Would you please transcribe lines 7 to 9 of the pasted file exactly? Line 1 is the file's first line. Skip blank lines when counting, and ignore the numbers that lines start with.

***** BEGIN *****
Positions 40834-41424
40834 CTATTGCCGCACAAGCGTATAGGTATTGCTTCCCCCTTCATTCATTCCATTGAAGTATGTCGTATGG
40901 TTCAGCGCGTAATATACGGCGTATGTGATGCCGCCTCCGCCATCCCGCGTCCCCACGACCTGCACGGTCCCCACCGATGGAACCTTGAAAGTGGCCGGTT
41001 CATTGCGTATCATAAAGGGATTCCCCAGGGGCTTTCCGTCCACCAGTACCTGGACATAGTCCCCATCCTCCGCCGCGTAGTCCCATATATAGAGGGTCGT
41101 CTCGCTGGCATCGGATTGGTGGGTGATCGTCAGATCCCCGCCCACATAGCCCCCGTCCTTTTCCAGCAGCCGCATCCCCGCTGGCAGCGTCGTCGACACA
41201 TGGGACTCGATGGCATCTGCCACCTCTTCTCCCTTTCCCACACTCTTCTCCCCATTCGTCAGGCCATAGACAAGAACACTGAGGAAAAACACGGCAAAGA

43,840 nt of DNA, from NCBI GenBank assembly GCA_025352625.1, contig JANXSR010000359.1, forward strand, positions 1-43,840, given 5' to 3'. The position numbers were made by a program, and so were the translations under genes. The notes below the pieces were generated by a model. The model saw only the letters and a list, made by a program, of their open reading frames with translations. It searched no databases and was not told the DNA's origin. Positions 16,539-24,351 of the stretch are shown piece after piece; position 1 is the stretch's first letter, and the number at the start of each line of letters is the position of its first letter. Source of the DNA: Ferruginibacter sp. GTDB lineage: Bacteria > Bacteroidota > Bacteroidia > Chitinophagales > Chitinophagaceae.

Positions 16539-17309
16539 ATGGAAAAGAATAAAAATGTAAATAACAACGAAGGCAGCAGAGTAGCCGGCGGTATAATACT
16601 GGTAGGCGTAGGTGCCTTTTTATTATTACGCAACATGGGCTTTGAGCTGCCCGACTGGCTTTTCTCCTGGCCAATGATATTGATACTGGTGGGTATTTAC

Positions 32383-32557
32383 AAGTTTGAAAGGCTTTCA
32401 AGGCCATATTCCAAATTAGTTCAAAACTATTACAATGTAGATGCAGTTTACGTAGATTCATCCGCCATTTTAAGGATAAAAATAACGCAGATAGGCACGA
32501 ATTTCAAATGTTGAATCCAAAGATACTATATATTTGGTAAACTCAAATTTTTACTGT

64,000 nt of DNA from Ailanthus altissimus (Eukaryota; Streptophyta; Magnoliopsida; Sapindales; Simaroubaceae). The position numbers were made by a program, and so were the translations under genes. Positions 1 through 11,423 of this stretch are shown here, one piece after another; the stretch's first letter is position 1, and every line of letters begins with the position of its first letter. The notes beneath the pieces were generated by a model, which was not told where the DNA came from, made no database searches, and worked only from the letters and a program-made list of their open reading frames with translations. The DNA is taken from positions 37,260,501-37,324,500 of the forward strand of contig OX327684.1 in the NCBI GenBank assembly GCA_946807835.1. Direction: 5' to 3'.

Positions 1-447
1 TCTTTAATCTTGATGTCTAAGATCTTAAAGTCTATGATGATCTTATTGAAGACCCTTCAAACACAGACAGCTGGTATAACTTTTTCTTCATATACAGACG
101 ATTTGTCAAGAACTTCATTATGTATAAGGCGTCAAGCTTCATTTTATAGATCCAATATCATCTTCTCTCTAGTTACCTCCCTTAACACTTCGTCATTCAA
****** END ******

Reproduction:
43,840 nt of DNA, from NCBI GenBank assembly GCA_025352625.1, contig JANXSR010000359.1, forward strand, positions 1-43,840, given 5' to 3'. The position numbers were made by a program, and so were the translations under genes. The notes below the pieces were generated by a model. The model saw only the letters and a list, made by a program, of their open reading frames with translations. It searched no databases and was not told the DNA's origin. Positions 16,539-24,351 of the stretch are shown piece after piece; position 1 is the stretch's first letter, and the number at the start of each line of letters is the position of its first letter. Source of the DNA: Ferruginibacter sp. GTDB lineage: Bacteria > Bacteroidota > Bacteroidia > Chitinophagales > Chitinophagaceae.

Positions 16539-17309
16539 ATGGAAAAGAATAAAAATGTAAATAACAACGAAGGCAGCAGAGTAGCCGGCGGTATAATACT